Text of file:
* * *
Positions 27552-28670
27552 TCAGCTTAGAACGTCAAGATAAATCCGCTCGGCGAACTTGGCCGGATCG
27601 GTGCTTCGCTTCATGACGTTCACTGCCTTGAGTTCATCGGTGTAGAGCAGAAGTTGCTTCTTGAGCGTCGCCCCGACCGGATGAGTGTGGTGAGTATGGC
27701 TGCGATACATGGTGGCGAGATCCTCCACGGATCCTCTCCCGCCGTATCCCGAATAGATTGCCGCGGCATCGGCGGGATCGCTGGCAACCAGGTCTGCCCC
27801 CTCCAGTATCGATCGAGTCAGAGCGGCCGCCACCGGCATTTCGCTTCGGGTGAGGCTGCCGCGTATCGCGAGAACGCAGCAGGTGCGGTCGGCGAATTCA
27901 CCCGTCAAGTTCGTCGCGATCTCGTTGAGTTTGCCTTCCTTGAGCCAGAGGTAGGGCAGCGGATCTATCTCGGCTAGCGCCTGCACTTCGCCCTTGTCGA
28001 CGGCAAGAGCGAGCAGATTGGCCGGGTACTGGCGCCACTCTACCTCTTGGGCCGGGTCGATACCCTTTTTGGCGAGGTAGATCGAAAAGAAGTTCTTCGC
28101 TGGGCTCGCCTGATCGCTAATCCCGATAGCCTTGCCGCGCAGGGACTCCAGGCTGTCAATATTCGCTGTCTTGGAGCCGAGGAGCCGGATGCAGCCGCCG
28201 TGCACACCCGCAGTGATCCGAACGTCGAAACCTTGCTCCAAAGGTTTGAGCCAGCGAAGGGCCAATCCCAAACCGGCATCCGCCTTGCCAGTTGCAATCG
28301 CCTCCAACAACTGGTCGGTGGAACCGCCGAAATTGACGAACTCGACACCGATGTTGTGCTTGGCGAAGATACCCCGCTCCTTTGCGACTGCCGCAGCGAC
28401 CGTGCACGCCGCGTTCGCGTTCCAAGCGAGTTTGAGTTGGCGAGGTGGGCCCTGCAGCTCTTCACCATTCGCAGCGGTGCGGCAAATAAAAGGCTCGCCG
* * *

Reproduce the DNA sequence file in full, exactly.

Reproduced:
Positions 27552-28670
27552 TCAGCTTAGAACGTCAAGATAAATCCGCTCGGCGAACTTGGCCGGATCG
27601 GTGCTTCGCTTCATGACGTTCACTGCCTTGAGTTCATCGGTGTAGAGCAGAAGTTGCTTCTTGAGCGTCGCCCCGACCGGATGAGTGTGGTGAGTATGGC
27701 TGCGATACATGGTGGCGAGATCCTCCACGGATCCTCTCCCGCCGTATCCCGAATAGATTGCCGCGGCATCGGCGGGATCGCTGGCAACCAGGTCTGCCCC
27801 CTCCAGTATCGATCGAGTCAGAGCGGCCGCCACCGGCATTTCGCTTCGGGTGAGGCTGCCGCGTATCGCGAGAACGCAGCAGGTGCGGTCGGCGAATTCA
27901 CCCGTCAAGTTCGTCGCGATCTCGTTGAGTTTGCCTTCCTTGAGCCAGAGGTAGGGCAGCGGATCTATCTCGGCTAGCGCCTGCACTTCGCCCTTGTCGA
28001 CGGCAAGAGCGAGCAGATTGGCCGGGTACTGGCGCCACTCTACCTCTTGGGCCGGGTCGATACCCTTTTTGGCGAGGTAGATCGAAAAGAAGTTCTTCGC
28101 TGGGCTCGCCTGATCGCTAATCCCGATAGCCTTGCCGCGCAGGGACTCCAGGCTGTCAATATTCGCTGTCTTGGAGCCGAGGAGCCGGATGCAGCCGCCG
28201 TGCACACCCGCAGTGATCCGAACGTCGAAACCTTGCTCCAAAGGTTTGAGCCAGCGAAGGGCCAATCCCAAACCGGCATCCGCCTTGCCAGTTGCAATCG
28301 CCTCCAACAACTGGTCGGTGGAACCGCCGAAATTGACGAACTCGACACCGATGTTGTGCTTGGCGAAGATACCCCGCTCCTTTGCGACTGCCGCAGCGAC
28401 CGTGCACGCCGCGTTCGCGTTCCAAGCGAGTTTGAGTTGGCGAGGTGGGCCCTGCAGCTCTTCACCATTCGCAGCGGTGCGGCAAATAAAAGGCTCGCCG